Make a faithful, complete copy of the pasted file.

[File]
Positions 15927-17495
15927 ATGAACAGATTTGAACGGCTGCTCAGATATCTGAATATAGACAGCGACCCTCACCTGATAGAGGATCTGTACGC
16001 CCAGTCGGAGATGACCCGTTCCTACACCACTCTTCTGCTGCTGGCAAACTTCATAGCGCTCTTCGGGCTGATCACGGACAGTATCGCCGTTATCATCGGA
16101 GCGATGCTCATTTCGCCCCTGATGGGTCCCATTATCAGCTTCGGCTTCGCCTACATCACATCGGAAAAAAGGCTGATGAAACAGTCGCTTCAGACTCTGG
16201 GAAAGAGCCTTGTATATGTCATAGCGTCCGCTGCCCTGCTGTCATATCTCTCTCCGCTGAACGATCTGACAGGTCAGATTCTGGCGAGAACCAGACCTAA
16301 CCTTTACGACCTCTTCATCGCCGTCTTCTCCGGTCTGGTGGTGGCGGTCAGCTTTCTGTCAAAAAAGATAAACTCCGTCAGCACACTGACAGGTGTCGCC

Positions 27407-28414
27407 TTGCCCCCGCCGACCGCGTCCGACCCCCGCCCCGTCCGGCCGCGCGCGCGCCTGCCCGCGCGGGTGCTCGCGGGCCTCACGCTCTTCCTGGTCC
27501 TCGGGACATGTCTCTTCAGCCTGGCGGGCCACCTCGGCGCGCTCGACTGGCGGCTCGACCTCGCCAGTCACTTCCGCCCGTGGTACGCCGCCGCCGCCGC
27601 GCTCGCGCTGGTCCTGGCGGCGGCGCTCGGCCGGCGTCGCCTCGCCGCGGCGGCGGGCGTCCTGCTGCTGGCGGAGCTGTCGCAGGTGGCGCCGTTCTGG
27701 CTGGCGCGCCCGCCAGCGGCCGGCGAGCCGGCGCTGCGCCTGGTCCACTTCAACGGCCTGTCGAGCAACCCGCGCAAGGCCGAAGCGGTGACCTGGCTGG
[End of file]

Positions 15927-17495
15927 ATGAACAGATTTGAACGGCTGCTCAGATATCTGAATATAGACAGCGACCCTCACCTGATAGAGGATCTGTACGC
16001 CCAGTCGGAGATGACCCGTTCCTACACCACTCTTCTGCTGCTGGCAAACTTCATAGCGCTCTTCGGGCTGATCACGGACAGTATCGCCGTTATCATCGGA
16101 GCGATGCTCATTTCGCCCCTGATGGGTCCCATTATCAGCTTCGGCTTCGCCTACATCACATCGGAAAAAAGGCTGATGAAACAGTCGCTTCAGACTCTGG
16201 GAAAGAGCCTTGTATATGTCATAGCGTCCGCTGCCCTGCTGTCATATCTCTCTCCGCTGAACGATCTGACAGGTCAGATTCTGGCGAGAACCAGACCTAA
16301 CCTTTACGACCTCTTCATCGCCGTCTTCTCCGGTCTGGTGGTGGCGGTCAGCTTTCTGTCAAAAAAGATAAACTCCGTCAGCACACTGACAGGTGTCGCC

Positions 27407-28414
27407 TTGCCCCCGCCGACCGCGTCCGACCCCCGCCCCGTCCGGCCGCGCGCGCGCCTGCCCGCGCGGGTGCTCGCGGGCCTCACGCTCTTCCTGGTCC
27501 TCGGGACATGTCTCTTCAGCCTGGCGGGCCACCTCGGCGCGCTCGACTGGCGGCTCGACCTCGCCAGTCACTTCCGCCCGTGGTACGCCGCCGCCGCCGC
27601 GCTCGCGCTGGTCCTGGCGGCGGCGCTCGGCCGGCGTCGCCTCGCCGCGGCGGCGGGCGTCCTGCTGCTGGCGGAGCTGTCGCAGGTGGCGCCGTTCTGG
27701 CTGGCGCGCCCGCCAGCGGCCGGCGAGCCGGCGCTGCGCCTGGTCCACTTCAACGGCCTGTCGAGCAACCCGCGCAAGGCCGAAGCGGTGACCTGGCTGG